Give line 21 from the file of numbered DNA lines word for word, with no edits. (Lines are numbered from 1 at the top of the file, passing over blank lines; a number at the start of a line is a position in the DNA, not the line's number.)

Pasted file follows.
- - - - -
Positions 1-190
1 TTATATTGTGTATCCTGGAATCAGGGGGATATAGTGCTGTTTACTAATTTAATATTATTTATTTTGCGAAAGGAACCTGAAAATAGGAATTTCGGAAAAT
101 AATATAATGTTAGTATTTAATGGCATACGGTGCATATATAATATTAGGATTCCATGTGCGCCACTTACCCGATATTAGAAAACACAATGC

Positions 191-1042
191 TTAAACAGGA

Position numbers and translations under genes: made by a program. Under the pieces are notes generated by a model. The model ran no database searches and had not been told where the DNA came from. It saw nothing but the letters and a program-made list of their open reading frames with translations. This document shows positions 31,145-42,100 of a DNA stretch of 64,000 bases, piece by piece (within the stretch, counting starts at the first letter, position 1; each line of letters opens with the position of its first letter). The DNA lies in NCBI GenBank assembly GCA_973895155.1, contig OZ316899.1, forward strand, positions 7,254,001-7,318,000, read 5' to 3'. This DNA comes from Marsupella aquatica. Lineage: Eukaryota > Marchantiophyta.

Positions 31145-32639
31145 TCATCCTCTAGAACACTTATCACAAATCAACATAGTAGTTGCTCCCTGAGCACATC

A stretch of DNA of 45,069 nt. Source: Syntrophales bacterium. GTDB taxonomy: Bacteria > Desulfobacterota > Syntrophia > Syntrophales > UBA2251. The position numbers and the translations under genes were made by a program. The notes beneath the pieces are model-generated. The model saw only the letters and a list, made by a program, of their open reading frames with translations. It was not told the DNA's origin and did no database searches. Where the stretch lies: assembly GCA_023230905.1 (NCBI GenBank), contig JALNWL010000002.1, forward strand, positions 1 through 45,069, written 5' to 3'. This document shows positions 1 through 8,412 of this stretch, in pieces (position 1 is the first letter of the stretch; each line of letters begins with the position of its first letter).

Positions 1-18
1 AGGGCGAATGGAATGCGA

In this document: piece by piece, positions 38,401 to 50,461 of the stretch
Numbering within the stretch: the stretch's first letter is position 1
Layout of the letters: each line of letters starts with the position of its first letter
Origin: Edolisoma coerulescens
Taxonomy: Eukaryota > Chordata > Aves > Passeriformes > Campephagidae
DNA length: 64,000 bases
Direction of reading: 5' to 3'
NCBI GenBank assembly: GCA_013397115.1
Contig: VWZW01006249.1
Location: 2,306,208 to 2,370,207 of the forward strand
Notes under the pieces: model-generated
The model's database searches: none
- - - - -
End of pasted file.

Location: 2,306,208 to 2,370,207 of the forward strand